US Steel Steps Up As A Buyer for Lone Star Technologies - Oil and Steel Remain Strong

By Dr. Duru written for One-Twenty

March 29, 2007

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The long wait is finally over! US Steel (X) announced today that it will purchase Lone Star Technologies (LSS) for $67.50 in cash. I have written about LSS several times on these pages and each time I insisted that LSS was an eventual M&A play (click here for a search on all my LSS-related articles). So many of LSS's competitors have now been bought, I am not sure any independent tubular steel manufacturers remain! But you can bet I will be looking.

Now, I had no idea someone would value LSS at over $2 billion, but I am certainly not complaining. The last time I wrote about LSS, I declared that I was going to stake my claim on the stock and grow roots. Previously, I was darting in and out of the stock as it bounced around in a wide trading range. The news that made me set-up camp on LSS was news that Tenaris was buying Hydril - Tenaris' second purchase of an oil-related steel company in a year (the first being LSS's direct competitor Maverick). That news made me realize that a take-over of LSS could happen at any time with no warning, and I could easily miss the boat trying to outsmart and time the market.

There are two other things that surprise me. First of all, I always thought of US Steel as focused on the automobile industry. I know they are a major supplier to GM, and I even dogged them out some time ago for it while wondering aloud whether steel was caught in a bubble. Second, LSS has struck up several partnerships with international steel companies in the past year, and I figured that any acquirer would wait to see how those partnerships played out. On the other hand, perhaps US Steel moved before one of those partners made a move. It will be interesting to see how things play out for US Steel with this acquisition.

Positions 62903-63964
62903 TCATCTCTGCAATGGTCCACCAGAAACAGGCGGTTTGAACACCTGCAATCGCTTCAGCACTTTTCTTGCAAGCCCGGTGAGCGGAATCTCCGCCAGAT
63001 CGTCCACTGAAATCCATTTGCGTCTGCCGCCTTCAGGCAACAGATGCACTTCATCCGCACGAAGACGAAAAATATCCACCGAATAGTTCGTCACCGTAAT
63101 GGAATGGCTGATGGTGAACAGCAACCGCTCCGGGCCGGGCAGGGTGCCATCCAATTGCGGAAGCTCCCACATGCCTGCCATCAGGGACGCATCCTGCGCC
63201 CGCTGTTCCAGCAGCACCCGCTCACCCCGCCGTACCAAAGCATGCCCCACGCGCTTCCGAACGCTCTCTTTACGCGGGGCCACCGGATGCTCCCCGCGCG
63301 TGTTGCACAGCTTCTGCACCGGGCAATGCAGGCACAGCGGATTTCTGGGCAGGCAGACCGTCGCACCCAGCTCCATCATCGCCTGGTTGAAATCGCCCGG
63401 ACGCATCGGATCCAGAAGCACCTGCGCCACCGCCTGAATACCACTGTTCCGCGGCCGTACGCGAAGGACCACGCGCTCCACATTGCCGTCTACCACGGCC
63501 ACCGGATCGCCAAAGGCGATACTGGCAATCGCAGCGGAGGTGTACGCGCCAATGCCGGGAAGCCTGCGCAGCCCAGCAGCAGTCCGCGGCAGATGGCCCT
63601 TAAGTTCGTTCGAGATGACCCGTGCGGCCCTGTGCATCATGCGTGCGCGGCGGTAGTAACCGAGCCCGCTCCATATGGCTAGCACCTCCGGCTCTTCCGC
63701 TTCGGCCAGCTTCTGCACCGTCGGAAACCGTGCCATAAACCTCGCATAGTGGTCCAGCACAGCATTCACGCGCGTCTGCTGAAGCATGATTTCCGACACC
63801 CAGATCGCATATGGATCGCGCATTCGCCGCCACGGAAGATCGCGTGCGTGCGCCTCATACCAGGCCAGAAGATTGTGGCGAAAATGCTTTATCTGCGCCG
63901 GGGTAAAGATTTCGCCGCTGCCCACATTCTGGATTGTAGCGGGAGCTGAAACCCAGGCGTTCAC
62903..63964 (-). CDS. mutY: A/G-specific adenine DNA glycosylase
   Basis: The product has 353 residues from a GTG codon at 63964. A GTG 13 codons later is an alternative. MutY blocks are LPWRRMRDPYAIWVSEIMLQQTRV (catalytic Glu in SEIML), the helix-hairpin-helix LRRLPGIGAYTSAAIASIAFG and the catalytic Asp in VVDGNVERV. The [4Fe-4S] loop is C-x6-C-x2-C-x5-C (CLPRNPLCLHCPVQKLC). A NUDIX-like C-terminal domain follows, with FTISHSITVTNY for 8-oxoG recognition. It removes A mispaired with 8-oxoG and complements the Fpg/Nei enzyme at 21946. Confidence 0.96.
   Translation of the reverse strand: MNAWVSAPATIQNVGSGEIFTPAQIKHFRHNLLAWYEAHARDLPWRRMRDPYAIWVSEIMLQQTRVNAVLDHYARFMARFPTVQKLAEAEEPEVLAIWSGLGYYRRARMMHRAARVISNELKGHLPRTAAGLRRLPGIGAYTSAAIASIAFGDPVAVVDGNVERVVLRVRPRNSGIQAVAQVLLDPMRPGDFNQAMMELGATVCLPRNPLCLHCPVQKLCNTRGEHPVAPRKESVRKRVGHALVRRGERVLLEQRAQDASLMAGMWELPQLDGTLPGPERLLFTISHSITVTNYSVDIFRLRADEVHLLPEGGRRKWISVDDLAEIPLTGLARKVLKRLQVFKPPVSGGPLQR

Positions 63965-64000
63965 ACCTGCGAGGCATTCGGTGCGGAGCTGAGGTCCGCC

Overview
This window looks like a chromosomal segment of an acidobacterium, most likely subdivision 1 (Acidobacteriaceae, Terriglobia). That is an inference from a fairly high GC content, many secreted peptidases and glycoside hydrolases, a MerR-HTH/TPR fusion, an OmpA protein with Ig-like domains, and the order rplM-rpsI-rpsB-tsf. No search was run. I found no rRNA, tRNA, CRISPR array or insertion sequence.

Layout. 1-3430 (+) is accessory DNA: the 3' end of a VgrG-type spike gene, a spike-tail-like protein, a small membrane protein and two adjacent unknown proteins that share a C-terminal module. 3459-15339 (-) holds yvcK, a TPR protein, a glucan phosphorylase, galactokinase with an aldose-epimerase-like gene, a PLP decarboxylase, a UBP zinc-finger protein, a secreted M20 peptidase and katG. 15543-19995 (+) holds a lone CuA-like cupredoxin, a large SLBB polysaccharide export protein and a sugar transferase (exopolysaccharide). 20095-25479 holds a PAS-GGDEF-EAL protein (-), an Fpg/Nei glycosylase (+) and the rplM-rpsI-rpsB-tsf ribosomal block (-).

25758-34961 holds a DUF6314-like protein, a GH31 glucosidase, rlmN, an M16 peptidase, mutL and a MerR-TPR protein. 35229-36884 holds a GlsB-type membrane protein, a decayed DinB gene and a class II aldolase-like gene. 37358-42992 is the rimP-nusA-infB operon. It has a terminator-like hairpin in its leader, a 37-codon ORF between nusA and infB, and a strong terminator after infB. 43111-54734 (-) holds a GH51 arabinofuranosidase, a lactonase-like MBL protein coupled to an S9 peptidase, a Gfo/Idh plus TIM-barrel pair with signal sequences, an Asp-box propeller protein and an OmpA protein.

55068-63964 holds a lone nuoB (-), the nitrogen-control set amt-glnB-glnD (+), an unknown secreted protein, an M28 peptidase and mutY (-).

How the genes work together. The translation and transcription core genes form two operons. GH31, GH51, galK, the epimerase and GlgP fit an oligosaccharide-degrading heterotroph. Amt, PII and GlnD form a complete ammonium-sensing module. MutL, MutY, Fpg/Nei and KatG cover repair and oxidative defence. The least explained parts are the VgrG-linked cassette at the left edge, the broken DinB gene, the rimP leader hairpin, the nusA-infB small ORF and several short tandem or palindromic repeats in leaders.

All this M&A activity in the steel industry and the oil patch further confirms the strength of these two industries. I have written about both for some time, and it is of course always gratifying to see my theories play out. I last wrote about oil when the Saudis stepped up to say that there was nothing wrong with the oil markets at a time when oil was selling off hard and fast. You should now know that you should listen when the Saudis speak about oil. I know there are a lot of oil bears and doubters who wish they did at that time. Oil and gasoline prices are now racing back toward 2006 highs. If gasoline demand continues going strong and tensions increase in Nigeria and Iran, you can bet oil prices will continue to climb. Ignore those doubters who are still holding out for $40 oil. It is increasingly clear it will take a major economic recession to drive oil back to those "bargain basement" levels again...and consider a return to anything around $50 a "gift."

Be careful out there!

DR. DURU®, 2007